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ECB wins French ruling in Document Security Systems patent fight

09 January 2008  |  3114 views  |  0 EU flag

The European Central Bank has won an appeal in a French court against Document Security Systems (DSS), the New York-based provider of anti-counterfeit software that filed a patent infringement lawsuit against the central bank in 2005.

The ECB won the appeal - one of nine filed by DSS around Europe - at the Tribunal de Grande Instance in Paris, with the court ruling that the DSS patent was invalid.

DMC filed a patent infringement suit against the ECB in August 2005 alleging that the euro banknotes produced by the ECB infringe a European patent it holds that covers a method of incorporating an anti-counterfeiting feature into bank notes to protect against forgeries by digital scanning and copying devices.

In 2006 the ECB filed claims to invalidate the patent with courts in France, Germany, the UK, the Netherlands, Austria, Italy, Spain, Luxembourg and Belgium.

In March the ECB won its case in the UK but lost in Germany, where a court upheld DSS' patent. The ECB is appealing the Germany ruling, whilst DSS is fighting the UK verdict. A Dutch court is expected to rule on the issue next Month.

In a statement DSS says it also intends to appeal the French ruling. Patrick White, chairman and CEO of DSS, says: "Regardless of France's validity ruling or really any European country going forward, Germany's decision still validates our patent, which we believe will have dramatic consequences for the ECB far beyond German borders."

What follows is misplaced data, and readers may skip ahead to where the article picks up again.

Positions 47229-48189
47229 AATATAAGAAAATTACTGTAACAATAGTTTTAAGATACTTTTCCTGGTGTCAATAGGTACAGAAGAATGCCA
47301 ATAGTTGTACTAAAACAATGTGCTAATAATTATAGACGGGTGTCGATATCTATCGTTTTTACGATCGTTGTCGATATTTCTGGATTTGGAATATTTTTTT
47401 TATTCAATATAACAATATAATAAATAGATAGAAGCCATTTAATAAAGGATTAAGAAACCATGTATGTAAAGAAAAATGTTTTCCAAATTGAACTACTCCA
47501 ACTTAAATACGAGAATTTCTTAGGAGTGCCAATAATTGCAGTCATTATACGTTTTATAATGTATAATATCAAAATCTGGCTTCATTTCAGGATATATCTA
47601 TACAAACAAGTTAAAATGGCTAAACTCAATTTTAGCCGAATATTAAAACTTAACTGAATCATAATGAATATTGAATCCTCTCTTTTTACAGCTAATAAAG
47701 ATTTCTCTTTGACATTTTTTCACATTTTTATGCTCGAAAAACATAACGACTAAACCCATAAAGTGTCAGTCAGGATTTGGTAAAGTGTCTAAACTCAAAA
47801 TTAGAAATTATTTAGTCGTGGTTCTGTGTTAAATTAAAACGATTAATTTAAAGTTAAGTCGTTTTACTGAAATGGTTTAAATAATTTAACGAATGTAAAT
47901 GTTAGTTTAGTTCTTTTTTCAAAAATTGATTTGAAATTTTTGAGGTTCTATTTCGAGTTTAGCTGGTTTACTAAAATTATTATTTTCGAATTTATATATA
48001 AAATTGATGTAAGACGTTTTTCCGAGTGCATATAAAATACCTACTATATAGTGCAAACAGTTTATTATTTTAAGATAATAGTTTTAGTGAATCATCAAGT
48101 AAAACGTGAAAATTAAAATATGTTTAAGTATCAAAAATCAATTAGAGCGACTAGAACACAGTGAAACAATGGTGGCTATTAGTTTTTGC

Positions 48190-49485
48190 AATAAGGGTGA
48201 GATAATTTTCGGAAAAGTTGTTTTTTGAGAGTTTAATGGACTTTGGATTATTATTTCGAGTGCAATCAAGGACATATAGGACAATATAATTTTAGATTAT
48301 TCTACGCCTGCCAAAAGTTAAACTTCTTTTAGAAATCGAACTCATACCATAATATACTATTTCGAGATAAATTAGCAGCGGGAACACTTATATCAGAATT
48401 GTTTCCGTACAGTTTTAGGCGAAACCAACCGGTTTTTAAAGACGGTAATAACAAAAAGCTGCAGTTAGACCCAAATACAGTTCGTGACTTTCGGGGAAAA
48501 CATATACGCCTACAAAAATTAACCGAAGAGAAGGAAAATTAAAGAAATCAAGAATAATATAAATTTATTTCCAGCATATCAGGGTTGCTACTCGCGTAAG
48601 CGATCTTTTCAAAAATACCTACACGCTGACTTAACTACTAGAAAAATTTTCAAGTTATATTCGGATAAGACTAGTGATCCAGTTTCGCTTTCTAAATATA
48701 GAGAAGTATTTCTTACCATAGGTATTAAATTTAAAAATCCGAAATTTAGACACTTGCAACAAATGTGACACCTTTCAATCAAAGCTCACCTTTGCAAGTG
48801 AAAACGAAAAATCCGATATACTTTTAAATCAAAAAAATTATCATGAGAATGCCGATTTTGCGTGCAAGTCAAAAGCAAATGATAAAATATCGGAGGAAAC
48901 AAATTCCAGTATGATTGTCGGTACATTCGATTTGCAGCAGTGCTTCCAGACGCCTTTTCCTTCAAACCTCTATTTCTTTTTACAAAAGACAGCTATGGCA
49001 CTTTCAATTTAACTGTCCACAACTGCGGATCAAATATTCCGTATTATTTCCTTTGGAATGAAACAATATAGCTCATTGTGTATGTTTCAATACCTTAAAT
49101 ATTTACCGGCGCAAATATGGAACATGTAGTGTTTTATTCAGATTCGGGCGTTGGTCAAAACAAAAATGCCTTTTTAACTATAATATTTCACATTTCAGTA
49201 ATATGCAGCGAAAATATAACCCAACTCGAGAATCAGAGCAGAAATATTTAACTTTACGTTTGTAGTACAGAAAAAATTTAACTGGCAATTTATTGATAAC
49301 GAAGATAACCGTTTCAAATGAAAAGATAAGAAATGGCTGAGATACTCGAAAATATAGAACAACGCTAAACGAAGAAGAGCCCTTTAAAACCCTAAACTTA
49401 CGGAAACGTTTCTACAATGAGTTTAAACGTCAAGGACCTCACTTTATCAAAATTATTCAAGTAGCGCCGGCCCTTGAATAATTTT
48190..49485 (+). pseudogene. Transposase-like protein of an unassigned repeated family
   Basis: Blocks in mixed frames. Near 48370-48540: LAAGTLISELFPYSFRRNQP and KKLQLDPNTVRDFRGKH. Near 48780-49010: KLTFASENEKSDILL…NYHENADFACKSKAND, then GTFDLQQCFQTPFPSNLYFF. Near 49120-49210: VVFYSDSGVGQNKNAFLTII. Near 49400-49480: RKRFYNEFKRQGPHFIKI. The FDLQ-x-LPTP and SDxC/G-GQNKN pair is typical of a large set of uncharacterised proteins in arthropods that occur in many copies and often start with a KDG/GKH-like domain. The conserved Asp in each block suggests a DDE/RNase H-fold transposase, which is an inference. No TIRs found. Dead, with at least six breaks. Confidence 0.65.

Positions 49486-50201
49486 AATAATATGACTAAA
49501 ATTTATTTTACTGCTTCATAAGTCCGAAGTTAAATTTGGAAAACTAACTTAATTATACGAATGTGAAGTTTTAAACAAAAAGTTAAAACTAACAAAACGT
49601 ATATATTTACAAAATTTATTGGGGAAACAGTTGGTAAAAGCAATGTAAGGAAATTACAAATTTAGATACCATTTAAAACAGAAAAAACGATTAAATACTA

"It is important to remember that the ECB was required to win in all nine European countries where they filed invalidity proceedings in order to achieve a complete invalidation of the patent and to stop a patent infringement lawsuit from moving forward," adds White. "Our victory in Germany is really all the 'win' we need as it has given Document Security Systems the ability to move forward on an infringement lawsuit and seek real monetary damages for the unauthorised use of our patent."

Wolfgang von Meibom, a lawyer representing the ECB told Bloomberg reporters that the ruling by two separate courts in the ECB's favour sets a good precedent for the central bank in the pending cases.

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